Advancing early learning for a better future
Strong evidence shows that the foundations of learning are largely laid in the early years of a child’s life, before they even enter primary school. This is why, to create more sustainable, peaceful and resilient societies, we must prioritize investments in early childhood education now.
Many concrete elements show that the foundations of learning are largely built during the first years of life, even before the child enters primary school.
Children who fall behind in these early years often struggle to catch up with their peers, perpetuating a cycle of underachievement and high dropout rates that continues to harm vulnerable young people.
Youngest students lost the most school days
The big differences in how countries have gone about reopening early childhood education (ECE) institutions. In lower-middle-income (LMIC) countries, preschool students lost an average of 106 face-to-face class days in 2022, more than any other level of schooling.
In comparison, the number of lost days for primary school students was 103, and 99 and 100 lost days for lower and upper secondary students, respectively. Yet less than a third of LRICs planned to undertake an assessment of gaps in early learning that may have accumulated during school closures due to COVID-19.
The cost of inaction is high. Investments in early childhood education were already underfunded and at risk before the pandemic.
We know that every dollar invested in quality early childhood education and affiliated services for disadvantaged children returns 10 cents more every year throughout that child’s life.
However, the COVID-19 pandemic has further aggravated the education gap, especially in early childhood education.
It is estimated that the closure of preschools in 2022 will cost US$1.6 trillion in lost future income, equivalent to 12 years of total international development assistance. Yet many lower-middle-income countries are failing to consider early childhood education in their COVID-19 responses.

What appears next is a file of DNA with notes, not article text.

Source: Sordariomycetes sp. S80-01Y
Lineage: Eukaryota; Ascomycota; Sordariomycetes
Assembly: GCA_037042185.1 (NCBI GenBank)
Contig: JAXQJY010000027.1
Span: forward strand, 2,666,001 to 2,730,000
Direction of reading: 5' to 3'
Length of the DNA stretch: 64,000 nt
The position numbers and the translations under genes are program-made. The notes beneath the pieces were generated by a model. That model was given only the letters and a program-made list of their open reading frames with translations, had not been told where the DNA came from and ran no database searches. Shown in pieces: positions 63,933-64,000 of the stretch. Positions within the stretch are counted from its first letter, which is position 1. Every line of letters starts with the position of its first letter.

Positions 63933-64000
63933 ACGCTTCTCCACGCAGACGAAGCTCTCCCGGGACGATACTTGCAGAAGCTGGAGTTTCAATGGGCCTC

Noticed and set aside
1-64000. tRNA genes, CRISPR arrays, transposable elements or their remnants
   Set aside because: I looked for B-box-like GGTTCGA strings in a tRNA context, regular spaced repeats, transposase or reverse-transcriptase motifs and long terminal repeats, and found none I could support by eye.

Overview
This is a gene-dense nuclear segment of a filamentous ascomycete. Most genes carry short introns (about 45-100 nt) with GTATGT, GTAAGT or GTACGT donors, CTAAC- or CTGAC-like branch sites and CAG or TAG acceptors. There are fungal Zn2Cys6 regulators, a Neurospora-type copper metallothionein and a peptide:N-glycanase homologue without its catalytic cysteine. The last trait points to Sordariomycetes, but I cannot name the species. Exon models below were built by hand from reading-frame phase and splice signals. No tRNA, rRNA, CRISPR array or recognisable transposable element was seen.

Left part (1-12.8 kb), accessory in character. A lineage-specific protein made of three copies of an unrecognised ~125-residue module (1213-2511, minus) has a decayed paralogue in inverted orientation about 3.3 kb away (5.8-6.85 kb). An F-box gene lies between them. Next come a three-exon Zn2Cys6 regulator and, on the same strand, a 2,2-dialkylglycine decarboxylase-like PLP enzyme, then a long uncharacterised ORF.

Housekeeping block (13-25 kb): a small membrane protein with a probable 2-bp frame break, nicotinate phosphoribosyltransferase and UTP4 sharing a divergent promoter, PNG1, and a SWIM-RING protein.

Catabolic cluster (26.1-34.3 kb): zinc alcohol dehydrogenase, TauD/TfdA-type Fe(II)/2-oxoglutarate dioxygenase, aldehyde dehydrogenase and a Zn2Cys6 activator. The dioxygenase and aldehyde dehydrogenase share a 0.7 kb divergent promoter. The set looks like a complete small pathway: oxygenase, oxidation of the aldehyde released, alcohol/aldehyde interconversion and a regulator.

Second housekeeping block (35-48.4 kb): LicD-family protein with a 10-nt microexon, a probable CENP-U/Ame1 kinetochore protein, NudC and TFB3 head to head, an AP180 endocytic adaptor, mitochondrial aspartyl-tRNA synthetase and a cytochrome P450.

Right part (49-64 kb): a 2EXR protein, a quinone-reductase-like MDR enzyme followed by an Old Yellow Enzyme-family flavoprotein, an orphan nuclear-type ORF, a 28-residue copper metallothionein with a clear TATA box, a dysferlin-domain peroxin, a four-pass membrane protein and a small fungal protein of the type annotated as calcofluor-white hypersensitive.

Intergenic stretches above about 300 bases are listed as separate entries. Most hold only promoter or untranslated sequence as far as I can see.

Guidelines for rebuilding resilient preschool structures
With schools reopening, we have a once-in-a-lifetime opportunity to rebuild resilient ECE systems. Sustainable Development Goal (SDG) 4.2 wants all children to have access to quality early childhood development and care and preschool education by 2030.
Only through adequate investment in ECE can we achieve our goal of ensuring equal access to quality education for all and promoting lifelong learning opportunities. lifelong for all. The benefits of investments made in ECE when schools reopen will be felt long into the future.
Prioritizing ECE now will enable more children to learn (by going to school earlier and longer), strengthen ties with families, boost economies, help gender equality and, in the long run, will help create more sustainable, peaceful and resilient societies.
The situation is critical, but the Guidance for Reopening Early Childhood Education Settings , which is aligned with the School Reopening Framework and WHO guidelines, provides additional resources specifically for to early childhood education institutions.
In particular, there are 10 guiding principles that can help policymakers plan and implement the reopening of early childhood education settings, with a focus on safe operations, training and staff support, child well-being and development, and parental communication and support.
While co-development of the Guide is a starting point, it is important to continue supporting families, teachers, schools and governments/ministries during the reopening process (and beyond) to ensure that we are on track to achieve SDG 4.2.
UNICEF, UNESCO and the World Bank encourage governments, donors and implementers to prioritize the reopening of preschools, put in place resource stimulus measures that integrate systematic preschool education and to roll out transition programs to help children who have not been deprived of preschool education because of the pandemic.
Want to learn more about early childhood education and reopening schools? Join UNICEF, UNESCO and the World Bank on the sidelines of the GPE Global Education Summit for a webinar